In any quality learning experience, students should be encouraged to learn from their mistakes. This could mean students are asked to re-do questions they got wrong, write every single step to a math equation, or revise an English paper several times to ensure every spelling and grammar mistake is fixed. Another effective technique is having students explain a concept in their own words or teach it to a sibling. This process pushes students to review material until they feel confident that they understand it well enough to explain to others.
I feel so strongly about the importance of people learning from their own mistakes that I made a “Mistake Bank” a central component of my e-learning platform Winward Academy so that students could easily go back and redo prior missed questions at any time. Students can create their own “Mistake Banks” by tracking missed questions and setting aside at least one hour every week just to look back at their prior errors and make sure they understand the concepts.
• Student Engagement
Building a rapport with a new teacher when class takes place online will be a challenge. To start off on the right foot, students should make a big effort to demonstrate that they are alert, take their academics seriously, review new material thoroughly, and are eager to contribute to class discussions. As discussed in the Live@BHUSD reopening plan, teachers are going to provide clear expectations around grading and attendance. Students should be aware of these expectations and seek to meet or exceed them.
For high school students, it’s worth remembering these teachers might very well be the ones they ask for letters of recommendation when it’s time to apply to college. Teachers will remember fondly those students who were still punctual to class, participated actively, and stayed on top of their course work during the days of remote learning.
• Teacher-Student Connections
Creating opportunities for teachers to connect with students is critical in the virtual format. Recorded lessons can be paired with discussion groups moderated by a teacher to give students an opportunity to ask questions. Tools like Google Docs allow students to share their ideas with teachers in real-time. Teachers can offer regular “Office Hours” using video conferencing technology like Zoom or Google Meet. This gives students a consistent means to connect face-to-face with their teacher to ask questions, seek help and get timely feedback.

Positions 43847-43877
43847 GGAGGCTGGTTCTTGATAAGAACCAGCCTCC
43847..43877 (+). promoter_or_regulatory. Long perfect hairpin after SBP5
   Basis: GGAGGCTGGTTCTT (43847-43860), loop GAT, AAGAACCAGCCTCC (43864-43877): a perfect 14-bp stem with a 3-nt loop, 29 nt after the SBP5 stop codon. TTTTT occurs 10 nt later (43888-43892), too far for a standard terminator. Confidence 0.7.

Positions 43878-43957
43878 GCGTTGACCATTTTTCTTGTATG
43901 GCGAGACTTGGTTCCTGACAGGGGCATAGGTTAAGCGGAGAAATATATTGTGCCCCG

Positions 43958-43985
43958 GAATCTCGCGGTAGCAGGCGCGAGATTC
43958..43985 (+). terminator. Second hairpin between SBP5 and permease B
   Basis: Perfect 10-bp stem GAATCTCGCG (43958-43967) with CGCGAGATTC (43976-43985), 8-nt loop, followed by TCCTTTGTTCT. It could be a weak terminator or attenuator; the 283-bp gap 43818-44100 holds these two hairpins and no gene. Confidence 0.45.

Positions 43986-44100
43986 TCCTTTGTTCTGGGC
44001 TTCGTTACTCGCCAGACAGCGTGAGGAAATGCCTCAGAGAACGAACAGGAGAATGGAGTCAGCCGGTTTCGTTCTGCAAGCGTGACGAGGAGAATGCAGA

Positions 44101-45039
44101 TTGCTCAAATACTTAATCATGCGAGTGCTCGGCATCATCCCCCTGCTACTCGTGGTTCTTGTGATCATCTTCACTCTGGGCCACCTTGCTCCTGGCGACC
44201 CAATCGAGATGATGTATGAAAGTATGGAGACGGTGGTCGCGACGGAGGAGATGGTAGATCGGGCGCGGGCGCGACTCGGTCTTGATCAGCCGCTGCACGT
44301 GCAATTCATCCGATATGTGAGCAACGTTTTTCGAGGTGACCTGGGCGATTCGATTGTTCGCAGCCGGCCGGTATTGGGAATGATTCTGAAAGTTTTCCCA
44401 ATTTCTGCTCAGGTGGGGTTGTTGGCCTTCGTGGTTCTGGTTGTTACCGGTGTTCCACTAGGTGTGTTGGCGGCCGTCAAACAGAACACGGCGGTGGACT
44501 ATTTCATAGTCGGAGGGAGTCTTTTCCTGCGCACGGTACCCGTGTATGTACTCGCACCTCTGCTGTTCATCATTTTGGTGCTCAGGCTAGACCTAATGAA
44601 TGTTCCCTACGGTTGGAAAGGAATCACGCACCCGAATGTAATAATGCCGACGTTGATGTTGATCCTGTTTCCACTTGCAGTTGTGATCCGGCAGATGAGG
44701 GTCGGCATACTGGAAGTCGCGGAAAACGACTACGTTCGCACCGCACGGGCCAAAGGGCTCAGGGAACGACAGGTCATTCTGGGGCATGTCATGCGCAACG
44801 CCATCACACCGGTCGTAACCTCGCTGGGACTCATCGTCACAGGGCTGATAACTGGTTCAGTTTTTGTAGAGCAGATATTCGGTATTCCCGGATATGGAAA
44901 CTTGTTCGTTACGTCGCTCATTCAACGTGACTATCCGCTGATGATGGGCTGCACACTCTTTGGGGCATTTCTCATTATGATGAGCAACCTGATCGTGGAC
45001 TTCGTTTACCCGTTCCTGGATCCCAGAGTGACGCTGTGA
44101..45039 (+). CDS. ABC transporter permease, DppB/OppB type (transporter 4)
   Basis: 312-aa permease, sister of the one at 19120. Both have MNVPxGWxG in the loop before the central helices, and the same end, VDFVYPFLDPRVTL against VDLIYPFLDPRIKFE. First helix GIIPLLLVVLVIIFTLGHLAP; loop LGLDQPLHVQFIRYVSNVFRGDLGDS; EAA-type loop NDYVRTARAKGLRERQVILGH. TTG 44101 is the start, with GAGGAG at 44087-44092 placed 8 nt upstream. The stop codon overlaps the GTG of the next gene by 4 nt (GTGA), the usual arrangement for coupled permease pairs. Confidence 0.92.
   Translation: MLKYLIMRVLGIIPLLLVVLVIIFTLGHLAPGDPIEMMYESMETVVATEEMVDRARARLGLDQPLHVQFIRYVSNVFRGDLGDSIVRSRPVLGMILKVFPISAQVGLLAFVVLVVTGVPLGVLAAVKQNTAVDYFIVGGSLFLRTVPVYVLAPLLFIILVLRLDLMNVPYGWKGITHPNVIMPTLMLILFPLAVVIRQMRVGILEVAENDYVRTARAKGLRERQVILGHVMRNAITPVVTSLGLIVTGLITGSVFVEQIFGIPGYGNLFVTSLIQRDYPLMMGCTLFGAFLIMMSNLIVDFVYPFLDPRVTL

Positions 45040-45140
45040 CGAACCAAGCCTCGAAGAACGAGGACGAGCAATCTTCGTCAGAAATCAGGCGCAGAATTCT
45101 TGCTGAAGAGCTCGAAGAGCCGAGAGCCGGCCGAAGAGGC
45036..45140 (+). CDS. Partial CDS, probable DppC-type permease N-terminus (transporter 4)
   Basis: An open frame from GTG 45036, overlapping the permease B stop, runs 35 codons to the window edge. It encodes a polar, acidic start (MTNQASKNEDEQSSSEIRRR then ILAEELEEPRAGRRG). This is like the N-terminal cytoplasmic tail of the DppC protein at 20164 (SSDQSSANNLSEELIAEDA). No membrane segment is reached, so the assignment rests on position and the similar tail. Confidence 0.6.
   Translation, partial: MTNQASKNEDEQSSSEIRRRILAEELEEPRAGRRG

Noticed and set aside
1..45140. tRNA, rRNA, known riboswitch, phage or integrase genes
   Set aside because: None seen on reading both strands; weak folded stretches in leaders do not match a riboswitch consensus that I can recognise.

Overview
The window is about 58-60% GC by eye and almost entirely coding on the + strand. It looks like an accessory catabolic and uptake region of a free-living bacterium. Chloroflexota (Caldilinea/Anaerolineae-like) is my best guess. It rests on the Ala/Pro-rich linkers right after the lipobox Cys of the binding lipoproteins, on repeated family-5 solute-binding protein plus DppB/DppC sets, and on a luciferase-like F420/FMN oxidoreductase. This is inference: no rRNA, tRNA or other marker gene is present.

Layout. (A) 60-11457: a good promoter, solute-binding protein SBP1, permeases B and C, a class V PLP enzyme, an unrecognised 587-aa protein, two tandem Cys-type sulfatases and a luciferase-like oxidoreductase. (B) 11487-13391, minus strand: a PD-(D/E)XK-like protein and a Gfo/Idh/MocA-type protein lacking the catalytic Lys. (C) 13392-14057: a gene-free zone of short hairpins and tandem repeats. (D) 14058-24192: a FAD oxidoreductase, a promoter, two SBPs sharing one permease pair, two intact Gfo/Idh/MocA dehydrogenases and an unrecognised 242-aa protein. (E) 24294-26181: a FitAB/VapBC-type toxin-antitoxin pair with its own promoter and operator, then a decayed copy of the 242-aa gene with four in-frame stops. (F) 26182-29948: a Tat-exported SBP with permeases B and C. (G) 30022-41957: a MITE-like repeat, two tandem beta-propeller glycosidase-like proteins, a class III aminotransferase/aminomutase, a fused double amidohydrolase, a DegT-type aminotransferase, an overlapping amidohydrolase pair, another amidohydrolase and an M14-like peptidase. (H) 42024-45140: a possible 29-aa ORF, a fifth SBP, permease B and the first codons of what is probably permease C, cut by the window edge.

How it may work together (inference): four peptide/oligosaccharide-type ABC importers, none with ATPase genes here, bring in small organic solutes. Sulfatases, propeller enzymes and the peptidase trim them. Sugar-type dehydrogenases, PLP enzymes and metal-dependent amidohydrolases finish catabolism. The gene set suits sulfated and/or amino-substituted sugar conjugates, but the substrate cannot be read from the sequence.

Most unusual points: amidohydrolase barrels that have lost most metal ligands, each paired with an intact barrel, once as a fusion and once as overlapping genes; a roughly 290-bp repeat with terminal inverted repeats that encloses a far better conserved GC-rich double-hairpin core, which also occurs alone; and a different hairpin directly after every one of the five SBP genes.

If students are struggling with a topic, I always encourage them to first put together a list of their questions and then email their teacher asking for help with that itemized list. Teachers will be more excited to give extra time to support students who’ve shown that they’ve put time and thought into what support they need. Plus, it’ll make the tutoring session much more efficient if students have their questions ready to go. An email that just says, “I need help!” isn’t going to get the same response as an email that explicitly details the areas of need.
• Structure and Support
In an ideal world, students would engage their minds for the same amount of time at home as they did when they were at school, roughly 6-7 hours per day. The Live@BHUSD plan seeks to honor this approach by holding classes on the same schedule as what students would do in person. The instruction time should include a mix of computer-based learning, pen and paper study, and reading. Teachers can help structure and pace learning by dividing assignments into smaller deliverables, such as assigning students to submit an outline with a thesis before a final essay. This type of check-in helps students stay on task and allows teachers to gauge if students need additional support to develop their ideas.
If a teacher doesn’t break up assignments, then students should be prepared to break them up for themselves. It’s a great skill to learn for college and for life, where oftentimes you’re presented with a huge project to complete and need to break it down into manageable chunks to get through it. For students, this means if an essay is due in three weeks, not waiting two-and-a-half weeks to write it. Instead, students should map out their time across those three weeks, allocating time toward completing research, developing an outline, writing a thesis, developing body paragraphs, writing the intro and conclusion, and then proofreading.
This process is invariably a tough sell with teenagers. But it’s worth encouraging students to try to see the long-term value of what’s being asked in an academic setting.
We have a short breather before the new school year starts to rethink our collective approach to digital learning. Let’s set our sights high, recognizing that while distance learning has its many challenges, learning doesn’t stop when we exit the classroom.